4.     Gays shouldn’t be allowed in the military! Waah! This is such a weird and unfounded convention in the United States. I am not saying that the military’s top priority ought to be the repeal of the “Don’t ask, don’t tell” policy – they have bigger fish to fry, like terrorists (no, literally, fry them) – but, in principle, this policy is ludicrous. The common right-wing argument against having gays in the military is that their presence would undermine the moral values of the many servicemen that object to homosexuality, and would thereby damage troop morale. I am sorry, my dear conservative brethren, but if our military is composed of oversensitive bigots that cannot manage to work alongside people with whose lifestyle they have a problem, then I suggest that we recruit people that are more mature. (Incidentally, I am not saying that people that oppose homosexuality are bigots. I, for example, think homosexuality is abnormal and immoral, but I do not oppose homosexuals more than I oppose anybody else and I would not object if I had to work with a gay person. Disapproval of, or even contempt for behavior associated with something like homosexuality is not, in my opinion, bigotry. Bigotry is intolerance or contempt for fellow human beings. In some situations, like those involving murderers or child-molesters or other people whose proclivities harm non-consenting people, such intolerance is justified. But in situations involving ordinary gay people that are not doing gay things with anybody but their fellow, consenting gays in the privacy of their own, gay homes, I do not think such intolerance is justified. Accordingly, I think that any soldier that refuses to serve alongside a gay soldier is a bigot, or at least misguided – not because they oppose homosexuality, but because they are discriminating against a human being on the basis of a single characteristic, and one which, I might add, does not directly harm anybody. Now, may I step outside these parentheses?)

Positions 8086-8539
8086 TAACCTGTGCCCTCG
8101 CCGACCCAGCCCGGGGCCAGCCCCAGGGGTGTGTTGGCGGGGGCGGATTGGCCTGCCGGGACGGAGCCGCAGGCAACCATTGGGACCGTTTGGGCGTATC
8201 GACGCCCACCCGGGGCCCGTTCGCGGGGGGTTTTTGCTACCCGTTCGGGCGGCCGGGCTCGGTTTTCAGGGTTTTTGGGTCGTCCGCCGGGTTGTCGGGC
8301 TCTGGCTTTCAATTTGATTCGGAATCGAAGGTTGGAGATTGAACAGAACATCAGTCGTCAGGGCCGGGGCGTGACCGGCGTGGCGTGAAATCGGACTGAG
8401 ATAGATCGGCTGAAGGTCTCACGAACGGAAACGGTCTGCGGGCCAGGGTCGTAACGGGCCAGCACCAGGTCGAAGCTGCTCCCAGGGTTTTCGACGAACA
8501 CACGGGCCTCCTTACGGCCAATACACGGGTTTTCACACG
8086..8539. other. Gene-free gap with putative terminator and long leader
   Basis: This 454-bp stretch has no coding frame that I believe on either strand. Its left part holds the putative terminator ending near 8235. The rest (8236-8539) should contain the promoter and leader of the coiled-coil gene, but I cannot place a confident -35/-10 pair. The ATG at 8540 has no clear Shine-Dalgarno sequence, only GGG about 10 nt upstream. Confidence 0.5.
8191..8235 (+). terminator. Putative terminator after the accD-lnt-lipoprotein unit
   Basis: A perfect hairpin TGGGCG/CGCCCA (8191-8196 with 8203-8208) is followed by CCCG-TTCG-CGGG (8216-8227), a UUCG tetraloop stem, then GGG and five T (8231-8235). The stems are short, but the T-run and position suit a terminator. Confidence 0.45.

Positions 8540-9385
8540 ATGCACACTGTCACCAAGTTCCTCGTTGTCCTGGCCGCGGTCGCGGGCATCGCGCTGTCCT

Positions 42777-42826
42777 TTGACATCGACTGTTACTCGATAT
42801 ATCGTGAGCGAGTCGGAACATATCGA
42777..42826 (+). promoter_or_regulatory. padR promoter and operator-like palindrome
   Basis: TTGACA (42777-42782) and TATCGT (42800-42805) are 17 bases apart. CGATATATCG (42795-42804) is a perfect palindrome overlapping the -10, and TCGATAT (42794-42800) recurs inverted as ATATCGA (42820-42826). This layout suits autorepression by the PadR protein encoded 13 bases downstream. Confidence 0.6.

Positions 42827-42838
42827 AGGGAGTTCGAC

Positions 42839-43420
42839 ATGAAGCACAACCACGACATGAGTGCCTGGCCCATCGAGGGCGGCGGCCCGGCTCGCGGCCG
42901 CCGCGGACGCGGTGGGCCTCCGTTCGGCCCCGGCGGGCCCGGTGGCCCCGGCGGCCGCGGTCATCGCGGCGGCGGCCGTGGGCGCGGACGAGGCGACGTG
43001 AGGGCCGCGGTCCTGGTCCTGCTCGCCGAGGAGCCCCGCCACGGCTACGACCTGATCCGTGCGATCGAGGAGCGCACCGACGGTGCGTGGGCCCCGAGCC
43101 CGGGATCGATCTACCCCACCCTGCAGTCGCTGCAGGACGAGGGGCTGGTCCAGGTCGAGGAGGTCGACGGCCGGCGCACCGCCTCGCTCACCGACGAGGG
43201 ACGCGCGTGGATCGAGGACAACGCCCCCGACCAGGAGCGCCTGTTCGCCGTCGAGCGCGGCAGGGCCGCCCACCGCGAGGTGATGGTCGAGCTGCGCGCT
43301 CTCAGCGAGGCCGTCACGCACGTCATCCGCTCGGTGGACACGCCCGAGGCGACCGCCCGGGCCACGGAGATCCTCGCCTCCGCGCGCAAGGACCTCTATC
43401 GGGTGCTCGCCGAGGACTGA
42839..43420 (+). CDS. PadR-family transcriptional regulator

5.    Conservative Christians hate gay people. This complaint underscores a fundamental ignorance of Christianity. Indeed, anybody that is vaguely familiar with the basic principles of the religion knows that one of these principles is that mankind – this includes homosexuals, heterosexuals, and everybody else – is inherently sinful. Regardless of the validity of the Christian view of sex, Christians are consistently opposed to sexual immorality – as which, according to the Bible, homosexuality qualifies – of any sort. You would not notice unless you took a moment from incessantly thinking about yourselves, gay-rights people, but Christians object to premarital sex among heterosexuals with just as much fervor as they object to homosexual sex. Therefore, the notion that Christians are picking on, or “hate” gay people is wrong.

 

There you have it – the five biggest misconceptions in the gay-rights debate. Next time somebody trots out one of those cliches about how "gay rights is the new civil rights" or "gays shouldn't be allowed to serve in the military," kindly refer them to this article and then punch them in the jaw for being such an ignorant fool. They'll thank you later, or won't, but either way my website will have been promoted.

 

-Leroy

Sorry about that!

-David

Got any gripes?  Hit me with 'em at:

sorryaboutleroy@charter.net

(I might even hit you back.)